US$ 5 Trillion Economy–An idea greater than the target
Rajiv Mishra , Economic Advisor , Department of Economic Affairs
Presented at the seemingly tail end of the pandemic and at the beginning of the inoculation drive, Budget 2021-22 has lived up to the expectation of being a growth budget. Not only does it have the growth levers to take forward the economy to its pre-pandemic growth path but the clarity as well on the distribution of these levers between the public and private sector.
It further has the sense to build capacity now to sustain high growth later along with the sensitivity of being an inclusive growth strategy. In addition, the budget has bold reforms to increase the growth potential of the economy. Is the budget a harbinger for the economy to grow to US$ 5 trillion by 2025 ?
India can take two different paths to becoming a US$ 5 trillion-economy by the target date. One is the accounting way often cited by those who attempt to discredit the target. Making it as mechanical as it could get the target is shown to be achievable by projecting a high growth of nominal GDP, comprising a large inflationary component, and a strong currency. Intuitively this can happen when a sustained deluge of capital inflows partly appreciates the INR and partly augments the forex reserves.
Increase in reserves injects liquidity that in the absence of sterilization fuels inflation in the economy. The final outcome includes bloated reserves, an over-valued currency, high inflation and most disconcertingly low growth and employment. It is doubtful whether even this weak outcome can endure as inflation-targeting central bank stamps out high inflation and capital flows are wary of high inflation-low growth economies.
The other path to arriving at the target is the real way that the Budget 2021-22 elaborates under the pillar of Physical and Financial Capital and Infrastructure. A strong infrastructure push driven by the public sector increases the investment rate in the economy. The multiplier then comes into play raising income and consumption levels. Higher consumption in turn induces private investment through the investment accelerator.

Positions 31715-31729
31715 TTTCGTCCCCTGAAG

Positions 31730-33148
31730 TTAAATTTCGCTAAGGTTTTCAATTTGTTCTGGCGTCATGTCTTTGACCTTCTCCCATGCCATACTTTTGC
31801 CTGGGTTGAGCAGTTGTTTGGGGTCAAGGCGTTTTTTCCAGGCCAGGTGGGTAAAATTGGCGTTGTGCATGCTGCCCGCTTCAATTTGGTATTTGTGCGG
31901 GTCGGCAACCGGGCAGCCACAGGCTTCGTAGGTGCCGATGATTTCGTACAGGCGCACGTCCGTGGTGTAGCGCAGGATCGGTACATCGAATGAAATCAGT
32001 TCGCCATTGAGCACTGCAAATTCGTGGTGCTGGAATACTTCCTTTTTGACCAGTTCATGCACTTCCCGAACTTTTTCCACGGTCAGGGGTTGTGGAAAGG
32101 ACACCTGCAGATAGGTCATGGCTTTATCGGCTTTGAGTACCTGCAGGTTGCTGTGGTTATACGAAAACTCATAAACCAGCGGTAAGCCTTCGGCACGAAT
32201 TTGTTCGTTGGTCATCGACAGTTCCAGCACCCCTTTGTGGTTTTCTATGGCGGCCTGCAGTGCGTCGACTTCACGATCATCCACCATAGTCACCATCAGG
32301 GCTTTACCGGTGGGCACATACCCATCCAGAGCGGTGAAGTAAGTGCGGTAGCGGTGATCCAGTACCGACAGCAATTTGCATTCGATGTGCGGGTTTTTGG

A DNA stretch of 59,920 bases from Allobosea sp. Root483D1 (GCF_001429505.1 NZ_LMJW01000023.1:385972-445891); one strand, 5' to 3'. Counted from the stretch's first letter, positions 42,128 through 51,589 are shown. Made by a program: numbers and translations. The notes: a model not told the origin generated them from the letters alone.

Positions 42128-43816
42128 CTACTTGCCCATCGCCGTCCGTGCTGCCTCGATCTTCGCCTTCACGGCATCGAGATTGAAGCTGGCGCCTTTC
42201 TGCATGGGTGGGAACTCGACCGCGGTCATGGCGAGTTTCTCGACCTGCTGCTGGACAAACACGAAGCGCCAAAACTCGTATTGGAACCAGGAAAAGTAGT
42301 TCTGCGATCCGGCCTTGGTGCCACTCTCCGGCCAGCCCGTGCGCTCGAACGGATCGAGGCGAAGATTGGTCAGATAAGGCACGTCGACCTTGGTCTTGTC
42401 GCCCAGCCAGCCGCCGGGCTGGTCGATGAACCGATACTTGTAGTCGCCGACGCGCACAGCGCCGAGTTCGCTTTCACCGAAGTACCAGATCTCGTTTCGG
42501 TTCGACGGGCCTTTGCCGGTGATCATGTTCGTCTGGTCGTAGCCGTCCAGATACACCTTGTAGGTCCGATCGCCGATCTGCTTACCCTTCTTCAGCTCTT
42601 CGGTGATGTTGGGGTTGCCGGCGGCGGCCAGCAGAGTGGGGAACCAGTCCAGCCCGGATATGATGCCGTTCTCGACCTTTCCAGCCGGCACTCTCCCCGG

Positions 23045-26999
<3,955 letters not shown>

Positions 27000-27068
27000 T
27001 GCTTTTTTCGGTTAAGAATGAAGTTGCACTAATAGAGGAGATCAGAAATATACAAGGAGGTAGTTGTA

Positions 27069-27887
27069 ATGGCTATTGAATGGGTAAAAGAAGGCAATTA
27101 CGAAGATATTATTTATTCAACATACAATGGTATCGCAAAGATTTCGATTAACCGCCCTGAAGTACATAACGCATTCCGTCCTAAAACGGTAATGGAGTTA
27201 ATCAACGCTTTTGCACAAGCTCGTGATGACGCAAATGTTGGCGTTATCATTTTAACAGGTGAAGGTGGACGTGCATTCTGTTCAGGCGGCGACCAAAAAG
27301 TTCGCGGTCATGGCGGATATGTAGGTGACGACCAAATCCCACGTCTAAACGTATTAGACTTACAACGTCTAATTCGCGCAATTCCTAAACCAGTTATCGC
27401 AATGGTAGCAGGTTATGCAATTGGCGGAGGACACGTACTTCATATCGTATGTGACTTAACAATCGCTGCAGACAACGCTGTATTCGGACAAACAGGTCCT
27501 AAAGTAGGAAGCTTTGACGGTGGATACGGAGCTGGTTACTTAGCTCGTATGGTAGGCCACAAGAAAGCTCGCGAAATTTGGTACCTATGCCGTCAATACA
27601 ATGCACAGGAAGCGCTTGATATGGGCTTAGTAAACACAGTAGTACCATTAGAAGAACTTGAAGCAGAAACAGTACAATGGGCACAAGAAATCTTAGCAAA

The induced private investment further amplifies the income and consumption levels as the multiplier once again comes into play. The budget thus pushes a capex stimulus that brings in a multiplier-accelerator interface to set in motion an investment-income-consumption spiral in the economy. This real way increases the growth of real GDP, creates job opportunities and keeps inflation low and stable to raise the standard of living.
It also accommodates an appreciated currency by blunting its adverse impact on export competitiveness through productivity gains. The pillars of Reinvigorating Human Capital and Innovation and R&D in the budget include strategies to increase total factor productivity in the economy.
In the next 2-3 years high real GDP growth rates will be a rarity in most of the economies of the world as they slowly recover from the impact of the pandemic. IMF also, in its January, 2021 update of the World Economic Outlook, has only marginally raised the projected growth of world output in 2021 and beyond.
With world incomes growing slowly the export stimulus to India’s GDP growth will take some time to go into overdrive. Clearly the domestic market holds the key to India’s growth in the next few years with enhanced domestic manufacturing gradually meeting the demand for goods and services otherwise imported. In this regard the Productivity Linked Incentive Scheme (PLIS) will herald a new chapter of Make in India to boost domestic production. As domestic manufacturing moves up the global technology frontiers, productivity gains will ensure that output is competitive enough to penetrate world markets.
At 6.8 per cent of GDP, the budgeted fiscal deficit will fund a large capital outlay to take the economy forward, the real way. A moderate fiscal consolidation plan allowing the glide path of fiscal deficit to reach 4.5 per cent in 2026 portends large capex budget in the next few years as well. High real GDP growth rates are on the anvil to quickly make the economy a US$ 5 trillion one. There could be a slippage of a year or two in reaching the target.
However, as long as growth happens the real way, a US$ 5 trillion-economy should be seen as an idea to pursue for all-round development of the country and not a numbered target monitored in an accounting way.